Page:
This Note examines the limitations of the strict categorical approach; the method by which sentencing courts and courts of review determine whether an offense is a crime of violence for sentence enhancement purposes. Part I of this Note examines the "crime of violence" sentence enhancement under the Federal Sentencing Guidelines ("Guidelines"). Part II examines the Ninth Circuit's analysis of what constitutes a crime of violence in United States v. Serna. Part III proposes that the types of sources available to sentencing courts when analyzing whether an offense is a violent crime should be expanded based on Justice O'Connor's dissenting opinion in Shepard v. United States. Allowing sentencing courts to consider uncontradicted evidence will provide them with the means to effectuate Congress's purpose in enacting federal gun laws, by punishing repeat offenders while maintaining the protections afforded to criminal defendants under the Due Process Clause and the Sixth Amendment of the United States Constitution. Finally, Part IV concludes that the proposed expansion of sources will remove arbitrary determinations of "crimes of violence" based on missing or incomplete court records, leading to more consistent and uniform sentences.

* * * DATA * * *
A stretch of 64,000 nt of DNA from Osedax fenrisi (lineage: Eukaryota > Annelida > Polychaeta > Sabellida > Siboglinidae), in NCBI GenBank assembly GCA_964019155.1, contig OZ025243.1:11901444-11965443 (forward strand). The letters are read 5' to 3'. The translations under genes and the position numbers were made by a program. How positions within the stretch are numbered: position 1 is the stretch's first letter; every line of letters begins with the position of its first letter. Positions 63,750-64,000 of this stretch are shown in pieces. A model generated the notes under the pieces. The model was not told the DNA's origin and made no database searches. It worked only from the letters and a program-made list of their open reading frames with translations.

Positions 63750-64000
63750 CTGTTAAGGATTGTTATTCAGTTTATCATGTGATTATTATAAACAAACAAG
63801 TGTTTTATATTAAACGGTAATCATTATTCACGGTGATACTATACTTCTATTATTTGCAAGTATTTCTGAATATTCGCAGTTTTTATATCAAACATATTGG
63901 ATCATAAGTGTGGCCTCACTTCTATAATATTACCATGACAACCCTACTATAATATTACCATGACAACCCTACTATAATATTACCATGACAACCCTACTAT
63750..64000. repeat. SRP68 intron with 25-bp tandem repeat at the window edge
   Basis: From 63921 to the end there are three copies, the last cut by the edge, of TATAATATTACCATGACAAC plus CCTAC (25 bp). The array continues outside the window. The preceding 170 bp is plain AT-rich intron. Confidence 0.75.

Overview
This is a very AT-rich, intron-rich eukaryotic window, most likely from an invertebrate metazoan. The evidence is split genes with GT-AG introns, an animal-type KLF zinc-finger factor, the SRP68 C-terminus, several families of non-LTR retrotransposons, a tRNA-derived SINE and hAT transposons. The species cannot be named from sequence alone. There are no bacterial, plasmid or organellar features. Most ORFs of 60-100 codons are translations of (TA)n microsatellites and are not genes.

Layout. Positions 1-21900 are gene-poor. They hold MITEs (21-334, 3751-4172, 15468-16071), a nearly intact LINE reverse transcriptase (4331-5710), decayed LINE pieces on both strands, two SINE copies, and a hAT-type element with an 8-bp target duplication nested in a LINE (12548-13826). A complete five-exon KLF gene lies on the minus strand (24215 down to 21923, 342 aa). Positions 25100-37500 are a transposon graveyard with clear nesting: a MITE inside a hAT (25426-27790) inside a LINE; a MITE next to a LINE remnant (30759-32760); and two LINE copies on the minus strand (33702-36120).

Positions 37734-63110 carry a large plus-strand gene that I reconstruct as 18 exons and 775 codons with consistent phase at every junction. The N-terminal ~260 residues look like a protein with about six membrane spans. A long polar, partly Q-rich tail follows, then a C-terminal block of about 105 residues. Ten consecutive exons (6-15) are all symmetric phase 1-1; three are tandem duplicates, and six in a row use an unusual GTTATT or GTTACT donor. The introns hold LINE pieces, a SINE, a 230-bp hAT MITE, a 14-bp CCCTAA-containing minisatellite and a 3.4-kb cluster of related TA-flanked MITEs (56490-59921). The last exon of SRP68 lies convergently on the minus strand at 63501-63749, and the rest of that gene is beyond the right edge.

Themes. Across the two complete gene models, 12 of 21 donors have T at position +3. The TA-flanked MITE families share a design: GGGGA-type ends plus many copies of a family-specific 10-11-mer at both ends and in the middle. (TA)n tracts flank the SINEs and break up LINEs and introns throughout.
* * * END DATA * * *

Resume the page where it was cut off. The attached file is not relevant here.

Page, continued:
Daniel S. Cho,
Violence in the Courts: The Ninth Circuit's Attempt to Grapple With and Pin Down What Is a "Crime of Violence" in United States v. Serna, 37 Golden Gate U. L. Rev.